I have come across, in Denzinger, pronouncements by the Councils of Florence and Lyons that say, in effect, that unbaptized infants go into hell (or limbo conceived as being part of hell). How do these teachings of the Councils square with other teachings that suggest the possibility of salvation for unbaptized infants? Here are the statements,
“The souls of those who die in actual mortal sin, or only in original sin, immediately descend into hell.” ( Denzinger # 693 )"
" The souls of those who die in mortal sin, or with original sin only, however, immediately descend to hell, yet to be punished with different punishments." (Denzinger # 464)"
From the Catechism of the Council of Trent,
" If then through the transgression of Adam, children inherit original sin, with still stronger reason can they attain through Christ our Lord grace and justice that they may reign in life. This however, cannot be effected otherwise than through baptism. Pastors therefore should inculate the absolute necessity of administering baptism to infants, and of gradually forming their minds to piety by education in the Christian religion… The faithful are earnestly to be exhorted to take care that their children be brought to the Church , as soon as it can be done with safety, to receive solemn baptism. Since infant children have no other means of salvation except baptism, we may easily understand how grievously those persons sin who permit them to remain without the grace of the sacrament longer than necessity may require, particularly at an age so tender as to be exposed to numberless dangers of death."
And from Pope Pius VI “” The doctrine which rejects as a Pelagian fable, that place of the lower regions ( which the faithful generally designate by the name of the limbo of the children ) in which the souls of those departing with the sole guilt of original sin are punished with the punishment of the condemned, exclusive of the punishment of fire, just as if, by this vary fact, that these who remove the punishment of fire introduced that middle place and state free of guilt and of punishment between the kingdom of God and eternal damnation, such as that about which the Pelagians idly talk , - false, rash, injurious to Catholic schools."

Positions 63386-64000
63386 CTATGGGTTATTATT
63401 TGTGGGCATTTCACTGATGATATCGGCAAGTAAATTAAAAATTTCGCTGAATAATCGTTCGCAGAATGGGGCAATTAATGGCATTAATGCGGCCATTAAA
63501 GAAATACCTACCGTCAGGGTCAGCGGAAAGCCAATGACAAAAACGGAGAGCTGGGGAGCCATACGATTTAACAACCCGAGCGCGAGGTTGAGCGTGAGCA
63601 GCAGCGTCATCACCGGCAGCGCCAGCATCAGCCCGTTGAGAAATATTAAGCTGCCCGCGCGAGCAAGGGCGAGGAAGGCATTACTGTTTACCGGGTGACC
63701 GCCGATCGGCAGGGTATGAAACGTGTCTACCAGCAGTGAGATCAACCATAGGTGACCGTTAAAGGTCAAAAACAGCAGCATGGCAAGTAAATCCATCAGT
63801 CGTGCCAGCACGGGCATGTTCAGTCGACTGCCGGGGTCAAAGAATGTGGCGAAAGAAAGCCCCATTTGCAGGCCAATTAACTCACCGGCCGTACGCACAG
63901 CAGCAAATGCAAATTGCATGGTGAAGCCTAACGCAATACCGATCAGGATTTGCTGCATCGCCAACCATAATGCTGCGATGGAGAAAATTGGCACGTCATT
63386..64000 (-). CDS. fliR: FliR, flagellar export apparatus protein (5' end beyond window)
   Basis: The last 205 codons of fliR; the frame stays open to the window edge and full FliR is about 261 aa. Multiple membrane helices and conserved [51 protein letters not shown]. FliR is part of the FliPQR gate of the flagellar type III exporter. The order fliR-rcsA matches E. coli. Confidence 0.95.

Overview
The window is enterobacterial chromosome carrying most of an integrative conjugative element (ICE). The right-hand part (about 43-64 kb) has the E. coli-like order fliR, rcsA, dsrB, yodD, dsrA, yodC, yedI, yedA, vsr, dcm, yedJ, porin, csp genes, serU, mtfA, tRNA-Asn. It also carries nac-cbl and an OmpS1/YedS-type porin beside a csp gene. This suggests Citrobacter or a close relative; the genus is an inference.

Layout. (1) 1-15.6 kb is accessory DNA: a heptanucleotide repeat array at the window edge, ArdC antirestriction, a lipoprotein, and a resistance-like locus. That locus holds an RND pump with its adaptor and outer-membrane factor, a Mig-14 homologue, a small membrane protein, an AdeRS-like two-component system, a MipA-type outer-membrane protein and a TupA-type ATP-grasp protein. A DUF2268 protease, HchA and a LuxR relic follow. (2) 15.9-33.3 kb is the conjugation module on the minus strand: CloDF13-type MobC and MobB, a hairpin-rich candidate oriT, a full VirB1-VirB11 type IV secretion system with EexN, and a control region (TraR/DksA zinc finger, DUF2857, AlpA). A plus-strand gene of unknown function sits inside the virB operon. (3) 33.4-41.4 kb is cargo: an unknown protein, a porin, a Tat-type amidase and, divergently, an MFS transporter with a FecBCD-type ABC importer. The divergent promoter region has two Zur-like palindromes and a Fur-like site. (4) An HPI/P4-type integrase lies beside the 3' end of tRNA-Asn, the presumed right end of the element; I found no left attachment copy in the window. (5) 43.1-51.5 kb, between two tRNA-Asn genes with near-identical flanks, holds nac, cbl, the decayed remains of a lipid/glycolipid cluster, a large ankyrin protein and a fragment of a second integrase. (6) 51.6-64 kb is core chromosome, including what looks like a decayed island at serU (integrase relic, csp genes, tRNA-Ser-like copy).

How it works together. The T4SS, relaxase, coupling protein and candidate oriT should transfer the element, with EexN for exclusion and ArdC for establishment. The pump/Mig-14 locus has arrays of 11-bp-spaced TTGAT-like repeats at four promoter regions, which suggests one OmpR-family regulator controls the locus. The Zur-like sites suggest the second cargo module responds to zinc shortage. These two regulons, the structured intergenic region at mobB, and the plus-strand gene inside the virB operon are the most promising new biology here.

Now I know one could possibly make the argument that unbaptized infants can be “baptized” by desire or blood (for example the Holy Innocents). But it seems to me that the argument of those who reject this opinion is strong. The Holy Innocents died as martyrs for Christ. Baptism of desire was always intended to apply to those who were catechumens who desired baptism but died before reaching the font (hence they had faith).
It seems difficult for me to believe that these Councils and Popes intended to include a kind of baptism of desire for unbaptized infants, but perhaps there is an argument I haven’t seen. Does anyone know of a good argument that can reconcile these conciliar and papal teachings with the current Church teaching on the matter?